Review: Jessica Chastain a marvel in 'The Eyes of Tammy Faye'
Courtesy of Searchlight Pictures
“The Eyes of Tammy Faye” is a classic case where the performances, makeup, and costume designers are the main attraction. It’s a knockout showcase for Oscar contender Jessica Chastain playing the famed televangelist, Tammy Faye who, with her crooked husband Jim Bakker, amassed a great deal of wealth through shady and manipulative tactics on their cable network. Director Michael Showalter (“The Big Sick”) does a decent, if flawed, job at exploring the rise and fall of arguably the most famous televangelist personalities, save for maybe Pat Robertson. “The Eyes of Tammy Faye” acts as a satirical dig at how easy it was for viewers to get duped into forking over thousands of dollars in pledges each month, but also attempts to peel back the layers of Faye’s beleaguered upbringing.
Stuffing several decades worth of material into a tight two-hour package, Showalter keeps the tempo moving beginning in 1960 when Tammy and Jim meet during college. What began as an honest relationship slowly blossomed into a business partnership that fueled upstart cable broadcast company, Praise the Lord network (PTL) where during its peak garnered 20 million eyeballs daily. It’s no secret Tammy and Jim were embezzling money from donations to keep up with appearances and when attacked in the press, they were quick to throw it back at the viewer and use it as a marketing tool.
Adapted from the 2000 documentary of the same name, and written by Abe Sylvia, “The Eyes of Tammy Faye” might not always feel authentic and teeters heavily on the dramatization side with a showier portrayal from Andrew Garfield, who completely disappears into the role of Jim Bakker despite the prosthetics becoming somewhat of a distraction, it’s never boring. Primarily because Chastain doesn’t allow one millisecond of screen time go wasted, perfectly encapsulating Tammy Faye’s dissent as a boisterous and unique screen presence to pill popper on a dime. Chastain’s a force of nature and delivers a performance shy of caricature, and she absolutely nails the vocal cadence (“Don’t ya know!”)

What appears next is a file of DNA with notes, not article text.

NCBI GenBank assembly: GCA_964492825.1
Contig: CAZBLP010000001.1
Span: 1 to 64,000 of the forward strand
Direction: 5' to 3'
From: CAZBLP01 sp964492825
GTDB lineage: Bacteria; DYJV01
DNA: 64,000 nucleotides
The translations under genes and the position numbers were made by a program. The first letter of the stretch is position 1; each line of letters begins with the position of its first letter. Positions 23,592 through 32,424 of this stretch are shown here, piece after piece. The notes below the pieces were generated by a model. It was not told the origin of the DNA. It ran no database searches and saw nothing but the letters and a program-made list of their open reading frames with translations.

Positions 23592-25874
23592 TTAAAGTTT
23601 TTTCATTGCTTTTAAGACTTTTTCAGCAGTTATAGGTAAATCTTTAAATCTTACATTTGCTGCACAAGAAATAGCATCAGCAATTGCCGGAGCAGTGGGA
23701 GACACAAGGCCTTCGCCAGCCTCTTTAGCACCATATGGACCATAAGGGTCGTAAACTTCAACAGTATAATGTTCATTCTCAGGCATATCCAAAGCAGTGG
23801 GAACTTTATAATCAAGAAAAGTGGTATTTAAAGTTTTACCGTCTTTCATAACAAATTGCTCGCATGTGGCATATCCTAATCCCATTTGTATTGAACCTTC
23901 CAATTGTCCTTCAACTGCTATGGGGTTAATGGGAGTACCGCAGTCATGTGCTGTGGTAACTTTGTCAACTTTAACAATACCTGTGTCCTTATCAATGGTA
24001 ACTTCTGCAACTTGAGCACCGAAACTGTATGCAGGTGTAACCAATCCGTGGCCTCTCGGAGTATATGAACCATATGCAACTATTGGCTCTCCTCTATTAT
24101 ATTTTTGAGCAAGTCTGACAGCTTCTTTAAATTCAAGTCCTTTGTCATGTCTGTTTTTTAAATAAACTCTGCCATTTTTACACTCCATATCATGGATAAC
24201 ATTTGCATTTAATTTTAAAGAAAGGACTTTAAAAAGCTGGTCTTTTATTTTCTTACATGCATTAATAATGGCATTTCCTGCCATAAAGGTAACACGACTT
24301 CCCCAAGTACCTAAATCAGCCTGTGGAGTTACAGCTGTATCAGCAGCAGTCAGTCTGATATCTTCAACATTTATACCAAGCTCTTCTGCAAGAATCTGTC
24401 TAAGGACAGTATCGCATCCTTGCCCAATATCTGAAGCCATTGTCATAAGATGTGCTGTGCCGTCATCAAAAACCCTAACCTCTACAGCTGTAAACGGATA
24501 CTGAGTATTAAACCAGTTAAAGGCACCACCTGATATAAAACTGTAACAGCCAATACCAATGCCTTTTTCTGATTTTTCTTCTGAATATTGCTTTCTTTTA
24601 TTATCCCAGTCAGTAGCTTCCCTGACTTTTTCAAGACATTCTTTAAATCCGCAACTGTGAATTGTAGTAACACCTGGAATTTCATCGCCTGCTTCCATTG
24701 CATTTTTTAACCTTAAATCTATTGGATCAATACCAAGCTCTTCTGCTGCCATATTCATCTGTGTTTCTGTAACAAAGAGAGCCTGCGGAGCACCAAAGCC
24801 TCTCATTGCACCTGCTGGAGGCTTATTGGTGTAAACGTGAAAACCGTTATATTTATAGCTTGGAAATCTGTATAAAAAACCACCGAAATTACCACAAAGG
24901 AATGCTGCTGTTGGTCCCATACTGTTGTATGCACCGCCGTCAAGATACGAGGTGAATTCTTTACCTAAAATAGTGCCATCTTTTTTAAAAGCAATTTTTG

Solid turns from Vincent D’Onofrio, playing Jerry Falwell Sr and Cherry Jones as Tammy’s mother round out the supporting cast who all seek to elevate Chastain’s manic zaniness. Part of me wishes Showalter would have dug deeper into the emotional core and complexities of Tammy Faye’s marriage and motherhood (she has two kids the movie never bothers to show). But Showalter stages the iconic interview were Tammy compassionately chatted with Steve Pieters, a gay man with aids, on her show. At the time considered sacrilegious, especially for a conservative leaning network, many don’t remember Tammy was an unlikely ally in the AIDS movement and often preached about how God, like herself, loved everyone.
It shows there’s more to the story than heavy, cartoonish eyebrows, and the glossy makeup that became one of the defining factors of Tammy Faye’s legacy, but a woman manipulated by the media and her male counterparts. For everything “The Eyes of Tammy Faye” muffles in translation, it never loses sight of its subject.
THE EYES OF TAMMY FAYE is now playing in theaters.